- Seriously, read books. It's incredible how much good advice is out there.

mavelikara · 2016-08-03 · Original thread
For a professional programer, if Beck is deemed "unsuccessful", I don't know who among us you will call successful.

If you are a professional programer in 2016, you very likely are familiar with the term "refactoring". This term was placed in our vernacular by the book "Refactoring: Improving the Design of Existing Code" by Martin Fowler [1]. In the Preface to the book, Folwer writes:

    Once upon a time, a consultant made a visit to a development project. 
    The consultant looked at some of the code that had been written; there 
    was a class hierarchy ..


    I must admit to some bias here. I was that consultant. Six months later 
    the project failed, in large part because the code was too complex to 
    debug or to tune to acceptable performance.

    The consultant Kent Beck was brought in to restart the project, an exercise 
    that involved rewriting almost the whole system from scratch. He did several 
    things differently, but one of the most important was to insist on continuous 
    cleaning up of the code using refactoring. The success of this project, and 
    role refactoring played in this success, is what inspired me to write this book, 
    so that I could pass on the knowledge that Kent and others have learned in using 
    refactoring to improve the quality of software.


    In this book I describe the fruit of a lot of research done by others. The last 
    chapters are guest chapters by some of these people. 
    I've left the final word, Chapter 15, to the master of the art, Kent Beck.
You might also have heard of xUnit style of testing. Beck had a hand in many of these frameworks.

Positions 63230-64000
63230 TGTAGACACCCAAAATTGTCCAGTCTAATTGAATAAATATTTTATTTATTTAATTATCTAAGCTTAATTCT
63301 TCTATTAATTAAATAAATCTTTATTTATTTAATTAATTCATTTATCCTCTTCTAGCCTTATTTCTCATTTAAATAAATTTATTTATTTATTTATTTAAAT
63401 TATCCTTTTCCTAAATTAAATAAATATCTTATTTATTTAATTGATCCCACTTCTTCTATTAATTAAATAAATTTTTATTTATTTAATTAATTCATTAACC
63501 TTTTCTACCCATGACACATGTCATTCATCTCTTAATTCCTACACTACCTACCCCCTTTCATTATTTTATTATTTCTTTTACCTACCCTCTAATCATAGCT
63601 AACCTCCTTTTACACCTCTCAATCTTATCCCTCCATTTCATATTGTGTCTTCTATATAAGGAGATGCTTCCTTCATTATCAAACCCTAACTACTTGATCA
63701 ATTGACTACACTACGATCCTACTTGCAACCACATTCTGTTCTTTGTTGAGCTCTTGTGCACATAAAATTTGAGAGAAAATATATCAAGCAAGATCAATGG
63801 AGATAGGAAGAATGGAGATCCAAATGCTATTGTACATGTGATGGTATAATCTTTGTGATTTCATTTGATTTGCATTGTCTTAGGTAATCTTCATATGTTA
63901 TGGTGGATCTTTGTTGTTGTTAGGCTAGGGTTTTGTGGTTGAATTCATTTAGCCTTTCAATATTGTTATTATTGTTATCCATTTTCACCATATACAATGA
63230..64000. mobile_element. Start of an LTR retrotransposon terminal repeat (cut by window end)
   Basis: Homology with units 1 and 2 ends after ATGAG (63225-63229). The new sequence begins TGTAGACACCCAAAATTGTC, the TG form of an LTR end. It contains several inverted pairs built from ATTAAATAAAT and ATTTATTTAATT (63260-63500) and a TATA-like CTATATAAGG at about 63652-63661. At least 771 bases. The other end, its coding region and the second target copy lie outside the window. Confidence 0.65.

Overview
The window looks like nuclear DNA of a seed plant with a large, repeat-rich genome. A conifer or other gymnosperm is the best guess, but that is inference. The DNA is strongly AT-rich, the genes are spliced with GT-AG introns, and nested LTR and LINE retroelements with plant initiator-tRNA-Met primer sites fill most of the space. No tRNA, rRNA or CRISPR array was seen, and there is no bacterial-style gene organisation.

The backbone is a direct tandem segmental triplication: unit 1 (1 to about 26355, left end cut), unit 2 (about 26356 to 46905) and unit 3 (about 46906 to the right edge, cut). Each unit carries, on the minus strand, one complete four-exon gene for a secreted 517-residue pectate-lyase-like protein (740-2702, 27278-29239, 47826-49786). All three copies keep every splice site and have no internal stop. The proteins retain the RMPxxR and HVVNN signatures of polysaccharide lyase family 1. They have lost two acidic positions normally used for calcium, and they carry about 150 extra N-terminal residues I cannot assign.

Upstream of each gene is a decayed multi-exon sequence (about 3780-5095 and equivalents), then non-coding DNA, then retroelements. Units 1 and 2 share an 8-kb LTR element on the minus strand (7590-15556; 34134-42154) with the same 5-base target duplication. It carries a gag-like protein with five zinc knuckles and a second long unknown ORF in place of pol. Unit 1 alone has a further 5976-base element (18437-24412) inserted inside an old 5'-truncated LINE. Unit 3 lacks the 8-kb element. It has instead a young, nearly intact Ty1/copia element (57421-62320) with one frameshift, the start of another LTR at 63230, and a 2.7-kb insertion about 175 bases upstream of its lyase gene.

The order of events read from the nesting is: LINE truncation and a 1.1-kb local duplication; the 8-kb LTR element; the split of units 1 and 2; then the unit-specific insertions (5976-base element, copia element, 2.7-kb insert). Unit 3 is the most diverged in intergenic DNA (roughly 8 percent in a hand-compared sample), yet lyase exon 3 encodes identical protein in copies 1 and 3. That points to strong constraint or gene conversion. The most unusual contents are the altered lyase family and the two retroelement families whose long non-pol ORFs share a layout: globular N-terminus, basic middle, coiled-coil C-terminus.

TL;DR - pay heed to the history of your profession.


jimbokun · 2015-06-22 · Original thread
I disagree with the premise that organizing code is not a recognized or appreciated skill among developers.

At least not since this was published:

Martin Fowler really struck a chord all the developers trying to do the right thing by cleaning up badly structured code, by giving the practice a name and explaining why it's important. Refactoring is definitely a widely acknowledged and accepted practice today, although probably more so in some communities than others.

sushpop · 2014-07-07 · Original thread
"Refactoring: Improving the Design of Existing Code"
nthj · 2013-04-23 · Original thread
Note I said -refactor-, not -rewrite-. I am not a fan of rewriting apps: developers always underestimate the complexity involved, and then business rules change along the way, and it's just a mess.

Refactoring is when you rework a specific section of code, usually that you're about to work on, or just worked on, to be cleaner. It's a long-term approach, and it's how large applications stay maintainable over the long term. For your specific example, you'd leave your app alone. You wouldn't rewrite it, or touch it, until you find a bug, or need to add a new feature, and then you'd rework anything you need to to add the feature cleanly.

On a related note, Refactoring by Martin Fowler is a great book, and I'd recommend everybody pick up a copy. It's a beautiful hardcover and looks great on a shelf, too.

Confusion · 2012-08-26 · Original thread
As the link by lttlrck also advocates: throwing shit out can easily be a mistake. More usually, + can get you further, faster. Stuff keeps working while you incrementally improve it.

Read it. Learn it. Love it. Make it a habit that is so ingrained you do it automatically.

Extract method: do it reflexively.

irahul · 2012-06-11 · Original thread
> Perhaps you could name this mysterious IDE

Is it just you, or does everyone using eclipse take "what eclipse does" to be refactoring?

I didn't mention IDE even once. A small part of refactoring can be done by eclipse. Rest of it is to be done by the programmer.

I am not a Fowlerian, but this is the only reference I could find.

Eclipse helps with a small subset - rest has to be done by the programmer. And most of it is easier to do in Ruby than in Java.